Customer due diligence is both a compliance issue and a challenge that fraudsters love to solve.
In this guide, we’ll show you how fraudsters fool KYC checks, and why sourcing alternative data is one of the best solutions to flag them. But first, a quick recap of the key terms.
What Is Customer Due Diligence?
Customer due diligence (CDD) means collecting, verifying and analyzing key information about a customer or client as a background check – so you can be confident they are who they claim to be. It is a form of risk management and can include the verification of identity documents (IDV), collection of alternative data, as well as data enrichment.
CDD is a legal requirement for certain industries – especially banks and neobanks, who must therefore comply with CDD regulations to avoid fines. It is generally split into two types: SDD (simplified CDD) and EDD (enhanced CDD).
Customer Due Diligence Requirements
Certain types of organizations, including banks, fintech firms, and investment companies, are required to conduct customer due diligence in a variety of scenarios. The below table shows some of these scenarios and the customer due diligence requirements that they relate to.
|Type of CDD Requirement||Example of Relevant Scenario||Explanation|
|Customer identification program (CIP)||a new customer starts a business relationship with an organization that they wish to sign up to||a customer carries a transaction over a certain threshold and/or arouses suspicion by being on a blacklist, PEP list, watchlist, or other form of sanctions list|
|Ongoing due diligence (ODD)||an organization needs to carry out regular (e.g. annual) due diligence checks to ensure that their customer records are accurate and up-to-date||CDD not only applies during the customer onboarding stage: Organizations must also, over time, carry out ODD to ensure that they are updated of any changes, or even discrepancies, in their customers’ personal information over time, or to monitor for suspicious transactions.|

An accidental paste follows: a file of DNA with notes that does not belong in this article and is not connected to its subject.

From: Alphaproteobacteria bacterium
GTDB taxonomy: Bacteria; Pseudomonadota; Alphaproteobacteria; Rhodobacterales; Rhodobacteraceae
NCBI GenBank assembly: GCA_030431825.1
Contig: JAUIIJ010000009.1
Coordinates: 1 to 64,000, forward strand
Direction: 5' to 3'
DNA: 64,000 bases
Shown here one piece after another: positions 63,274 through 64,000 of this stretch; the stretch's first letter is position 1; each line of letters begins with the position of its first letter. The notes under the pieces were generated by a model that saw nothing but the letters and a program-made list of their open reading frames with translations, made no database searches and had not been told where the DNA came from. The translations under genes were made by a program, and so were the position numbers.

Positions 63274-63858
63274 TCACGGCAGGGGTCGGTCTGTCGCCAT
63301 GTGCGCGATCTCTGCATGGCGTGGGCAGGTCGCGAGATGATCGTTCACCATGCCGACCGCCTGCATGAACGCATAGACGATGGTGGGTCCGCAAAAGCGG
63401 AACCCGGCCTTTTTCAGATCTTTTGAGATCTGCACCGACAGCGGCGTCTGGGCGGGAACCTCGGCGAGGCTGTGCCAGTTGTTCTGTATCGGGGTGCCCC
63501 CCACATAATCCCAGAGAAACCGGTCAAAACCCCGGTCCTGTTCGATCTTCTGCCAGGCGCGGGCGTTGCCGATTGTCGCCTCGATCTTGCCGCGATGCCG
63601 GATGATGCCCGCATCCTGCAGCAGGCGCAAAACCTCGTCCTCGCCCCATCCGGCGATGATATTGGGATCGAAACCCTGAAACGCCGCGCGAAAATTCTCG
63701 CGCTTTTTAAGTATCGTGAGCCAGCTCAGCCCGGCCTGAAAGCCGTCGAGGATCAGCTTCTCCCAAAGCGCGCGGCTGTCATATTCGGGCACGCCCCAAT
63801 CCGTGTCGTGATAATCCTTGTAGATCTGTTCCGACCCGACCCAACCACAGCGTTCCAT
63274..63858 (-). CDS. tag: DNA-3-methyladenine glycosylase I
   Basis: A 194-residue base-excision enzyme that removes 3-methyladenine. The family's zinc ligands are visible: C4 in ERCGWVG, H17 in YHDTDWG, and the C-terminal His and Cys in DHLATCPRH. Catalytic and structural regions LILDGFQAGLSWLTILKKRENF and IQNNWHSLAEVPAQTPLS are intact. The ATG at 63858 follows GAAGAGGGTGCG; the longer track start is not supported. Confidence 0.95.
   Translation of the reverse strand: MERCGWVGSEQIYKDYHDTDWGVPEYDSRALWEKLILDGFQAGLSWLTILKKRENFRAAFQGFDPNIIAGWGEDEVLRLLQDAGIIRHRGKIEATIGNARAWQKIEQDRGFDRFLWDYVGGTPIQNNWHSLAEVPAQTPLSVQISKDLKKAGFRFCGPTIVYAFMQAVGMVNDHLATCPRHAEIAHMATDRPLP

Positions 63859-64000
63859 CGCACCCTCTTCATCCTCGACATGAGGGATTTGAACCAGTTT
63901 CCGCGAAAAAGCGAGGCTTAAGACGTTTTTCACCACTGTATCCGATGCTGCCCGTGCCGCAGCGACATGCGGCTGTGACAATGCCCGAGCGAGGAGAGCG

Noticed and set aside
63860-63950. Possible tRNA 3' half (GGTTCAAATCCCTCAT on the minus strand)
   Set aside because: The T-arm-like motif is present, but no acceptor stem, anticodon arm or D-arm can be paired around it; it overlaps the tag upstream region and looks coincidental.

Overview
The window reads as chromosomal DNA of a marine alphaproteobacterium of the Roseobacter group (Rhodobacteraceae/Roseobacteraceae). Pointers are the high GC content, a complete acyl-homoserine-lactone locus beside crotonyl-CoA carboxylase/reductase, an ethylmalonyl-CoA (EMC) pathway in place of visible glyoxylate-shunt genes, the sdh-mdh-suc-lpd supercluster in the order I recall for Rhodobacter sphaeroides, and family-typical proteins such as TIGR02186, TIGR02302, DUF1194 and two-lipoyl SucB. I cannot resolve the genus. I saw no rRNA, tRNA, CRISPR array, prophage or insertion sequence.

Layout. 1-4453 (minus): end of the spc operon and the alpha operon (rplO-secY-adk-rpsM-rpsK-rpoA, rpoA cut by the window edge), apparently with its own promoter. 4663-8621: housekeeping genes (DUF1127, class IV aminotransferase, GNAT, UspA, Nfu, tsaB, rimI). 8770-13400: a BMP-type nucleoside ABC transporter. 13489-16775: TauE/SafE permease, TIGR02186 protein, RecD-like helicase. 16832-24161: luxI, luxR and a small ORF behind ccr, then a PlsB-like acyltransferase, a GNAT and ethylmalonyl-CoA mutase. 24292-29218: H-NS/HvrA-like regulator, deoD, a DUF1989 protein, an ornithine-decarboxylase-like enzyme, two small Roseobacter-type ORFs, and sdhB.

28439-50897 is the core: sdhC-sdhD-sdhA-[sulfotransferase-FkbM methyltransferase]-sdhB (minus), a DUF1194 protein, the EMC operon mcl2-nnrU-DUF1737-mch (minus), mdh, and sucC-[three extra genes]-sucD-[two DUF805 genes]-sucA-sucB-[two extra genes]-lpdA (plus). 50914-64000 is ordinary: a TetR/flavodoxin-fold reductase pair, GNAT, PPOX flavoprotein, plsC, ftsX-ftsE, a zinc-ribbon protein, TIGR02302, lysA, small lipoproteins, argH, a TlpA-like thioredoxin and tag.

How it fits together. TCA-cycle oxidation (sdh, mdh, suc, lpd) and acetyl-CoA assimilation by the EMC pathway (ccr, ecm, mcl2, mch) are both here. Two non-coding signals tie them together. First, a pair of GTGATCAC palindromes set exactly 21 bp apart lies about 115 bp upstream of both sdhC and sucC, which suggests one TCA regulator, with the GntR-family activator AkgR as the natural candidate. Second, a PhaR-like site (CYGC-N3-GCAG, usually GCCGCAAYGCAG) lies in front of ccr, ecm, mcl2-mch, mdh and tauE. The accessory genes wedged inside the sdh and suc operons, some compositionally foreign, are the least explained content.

|Customer risk profiling (CRP)||a prospective customer is flagged as a potential money laundering risk by an organization’s AML/CFT (countering the financing of terrorism) measures||An organization that is considering serving a customer who has been flagged as a potential money laundering risk will need to go through a process where they can decide the extent to which that person is a small, medium, or high risk. In fact, potential and existing customers are often required to assign a customer risk profile even to people they think are no risk at all to their business.|
|Enhanced due diligence (EDD)||a customer carries a transaction over a certain threshold and/or arouses suspicion by being on a blacklist, PEP list, watchlist, or otherwise||EDD is when an organization has decided there is reason to escalate the level of customer due diligence, which may be due to the prospective customer having a higher-than-average customer risk profile. EDD can involve checks related to the person’s business associates, source of funds, and so on.|
As reflected above, there are many types of customer due diligence requirements, and their stringency often depends on the level at which the organization finds the given customer to be law-abiding or suspicious.
With that said, the nature of CDD requirements depends on each organization’s policy, jurisdiction, and many other factors such as the risk appetite of the business itself.
What Is the Difference Between CDD and KYC?
Both Customer Due Diligence and KYC are required by law in some sectors, such as banking. CDD includes KYC checks, but also adds a focus on the source of funds, for purposes to do with money laundering and terrorism financing concerns.
Importantly, KYC is a process that takes places when a new customer signs up. On the other hand, CDD checks need to be ongoing throughout your relationship with the user.
The KYC verification happens at the onboarding stage. Its three key components include a first and last name, date of birth and residential address, but CDD typically looks into more than this.